Friday, November 28, 2008

Using MetaLinq to simulate NHibernate’s DetachedCriteria in Entity Framework

NHibernate’s DetachedCriteria allow you to specify a query filter outside session context and then pass it to code that actually uses a session in order to retrieve data. What’s more, DetachedCriteria is serializable, so you could imagine a scenario in which a client forms criteria and passes it to a service in order to query data.

Entity Framework has no such thing as DetachedCriteria, but you can use LINQ and expression trees in similar fashion. The only problem is that the expression trees are immutable and nonserializable. There is however a project called MetaLinq that copies an expression tree’s structure into mutable clone (built from custom set of classes that mirror the System.Linq.Expressions namespace) and enables you to both edit the tree and serialize it.

So I performed a little experiment. Following is the code of WCF service operation.

public Customer[] GetCustomersBy(EditableLambdaExpression filter)
{
    var filterLambda = filter.ToExpression() as LambdaExpression;
    var filterDelegate = filterLambda.Compile() as Func<Customer, bool>;

    using (var context = new NorthwindContext())
    {
        return context.CustomerSet.Where(filterDelegate).ToArray();
    }
}

The method receives a filter in a parameter. It is of type EditableLambdaExpression, which is one of MetaLinq’s expression types. By calling it’s ToExpression method you get the regular expression tree. Then there’s a compilation resulting in a delagate of type Func<Customer,bool> (it’s a quiet assumption) that is finally passed to the Where method of ObjectContext. Quite straightforward.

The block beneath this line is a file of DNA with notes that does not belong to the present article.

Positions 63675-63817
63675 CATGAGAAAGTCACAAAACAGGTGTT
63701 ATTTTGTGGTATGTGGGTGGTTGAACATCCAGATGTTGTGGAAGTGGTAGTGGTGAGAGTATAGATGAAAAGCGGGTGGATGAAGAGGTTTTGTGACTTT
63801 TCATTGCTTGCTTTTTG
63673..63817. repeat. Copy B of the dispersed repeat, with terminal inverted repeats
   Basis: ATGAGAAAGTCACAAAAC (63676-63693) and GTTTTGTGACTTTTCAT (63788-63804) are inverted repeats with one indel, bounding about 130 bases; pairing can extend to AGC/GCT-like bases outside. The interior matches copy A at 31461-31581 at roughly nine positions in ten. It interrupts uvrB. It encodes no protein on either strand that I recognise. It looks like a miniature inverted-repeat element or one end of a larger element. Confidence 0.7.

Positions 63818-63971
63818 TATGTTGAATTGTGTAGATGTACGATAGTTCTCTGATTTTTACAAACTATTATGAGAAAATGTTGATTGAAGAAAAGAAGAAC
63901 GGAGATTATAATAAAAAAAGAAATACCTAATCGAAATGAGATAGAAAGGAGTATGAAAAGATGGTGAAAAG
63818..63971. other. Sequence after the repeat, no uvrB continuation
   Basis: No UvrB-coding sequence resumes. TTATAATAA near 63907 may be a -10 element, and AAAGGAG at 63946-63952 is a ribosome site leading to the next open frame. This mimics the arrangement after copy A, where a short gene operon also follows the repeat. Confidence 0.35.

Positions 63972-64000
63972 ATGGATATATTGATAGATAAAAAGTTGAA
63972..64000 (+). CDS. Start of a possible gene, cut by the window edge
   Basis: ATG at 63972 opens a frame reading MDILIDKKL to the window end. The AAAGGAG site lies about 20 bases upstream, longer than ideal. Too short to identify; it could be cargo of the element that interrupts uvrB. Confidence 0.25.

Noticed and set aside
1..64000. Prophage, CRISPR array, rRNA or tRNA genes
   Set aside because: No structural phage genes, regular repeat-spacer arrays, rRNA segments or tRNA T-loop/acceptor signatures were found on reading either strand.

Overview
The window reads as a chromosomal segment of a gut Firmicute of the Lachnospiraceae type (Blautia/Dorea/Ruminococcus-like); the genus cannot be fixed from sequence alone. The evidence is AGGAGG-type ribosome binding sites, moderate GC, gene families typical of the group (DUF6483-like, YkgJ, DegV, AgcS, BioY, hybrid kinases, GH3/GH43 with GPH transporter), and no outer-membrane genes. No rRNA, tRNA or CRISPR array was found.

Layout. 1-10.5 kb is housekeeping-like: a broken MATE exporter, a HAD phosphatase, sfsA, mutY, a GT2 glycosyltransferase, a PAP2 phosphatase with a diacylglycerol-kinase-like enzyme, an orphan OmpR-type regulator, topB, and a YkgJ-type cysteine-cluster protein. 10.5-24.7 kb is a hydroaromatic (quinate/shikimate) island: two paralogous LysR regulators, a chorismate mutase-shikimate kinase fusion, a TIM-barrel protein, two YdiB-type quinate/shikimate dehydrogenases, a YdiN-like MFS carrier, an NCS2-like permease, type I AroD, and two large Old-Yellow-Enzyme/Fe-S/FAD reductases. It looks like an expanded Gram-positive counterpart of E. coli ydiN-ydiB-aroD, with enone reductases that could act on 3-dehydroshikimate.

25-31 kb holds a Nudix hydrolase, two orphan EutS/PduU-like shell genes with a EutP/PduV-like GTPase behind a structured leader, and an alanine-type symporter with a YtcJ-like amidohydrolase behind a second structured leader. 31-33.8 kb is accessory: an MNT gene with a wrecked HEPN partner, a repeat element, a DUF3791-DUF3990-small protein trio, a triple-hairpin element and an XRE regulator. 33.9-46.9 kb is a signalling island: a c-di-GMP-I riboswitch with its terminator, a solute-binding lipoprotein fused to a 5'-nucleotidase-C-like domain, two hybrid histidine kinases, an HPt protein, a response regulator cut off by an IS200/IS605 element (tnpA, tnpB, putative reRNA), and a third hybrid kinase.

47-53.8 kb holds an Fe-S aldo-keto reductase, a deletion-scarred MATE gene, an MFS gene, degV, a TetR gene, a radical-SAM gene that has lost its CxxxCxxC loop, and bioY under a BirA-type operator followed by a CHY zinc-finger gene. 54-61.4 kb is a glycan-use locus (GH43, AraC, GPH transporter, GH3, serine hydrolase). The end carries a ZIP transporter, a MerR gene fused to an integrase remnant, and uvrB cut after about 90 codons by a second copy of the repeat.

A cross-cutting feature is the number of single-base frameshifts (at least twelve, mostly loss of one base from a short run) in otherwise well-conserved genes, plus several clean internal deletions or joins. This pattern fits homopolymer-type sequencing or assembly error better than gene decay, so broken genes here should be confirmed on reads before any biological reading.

So is the client code:

using (Service1Client client = new Service1Client())
{
    var filter = EditableExpression.CreateEditableExpression(
        (Customer c) => c.CustomerID == "ALFKI") as EditableLambdaExpression;

    var customers = client.GetCustomersBy(filter);
}

The filter expressed as a lambda has to be converted to MetaLinq’s EditableLambdaExpression. Then it can be serialized and passed to the service. And this works just fine. What also works is:

var filter = EditableExpression.CreateEditableExpression(
    (Customer c) => c.CustomerID.StartsWith("A")) as EditableLambdaExpression;

What does not work is for example:

var filter = EditableExpression.CreateEditableExpression(
    (Customer c) => c.Orders.Any(o => o.Freight > 100.0M)) 
    as EditableLambdaExpression;

It turns out MetaLinq (as for now) is having trouble deserializing expressions with generic and extension methods.

This was an interesting experiment and now there is time for:

The criticism

I wouldn’t recommend using this idea in any production environment. It has several disadvantages:

  • MetaLinq itself is just an experiment, it definitely is not finished. There potentially are some hidden problems and you can’t express more advanced scenarios (unless of course you fix the code yourself :).
  • Building mutable expressions, serializing them, then deserializing and then compiling again imposes a performance penalty.
  • You can’t enforce the lambda passed to your service to be Func<Customer, bool>. You always has to check it and throw when it’s not.
  • And last but not least – it threats security of your service. What you’re doing is just executing some code that came from outside the service’s boundaries. This could allow someone to perform, let’s say, LINQ injection :)

 

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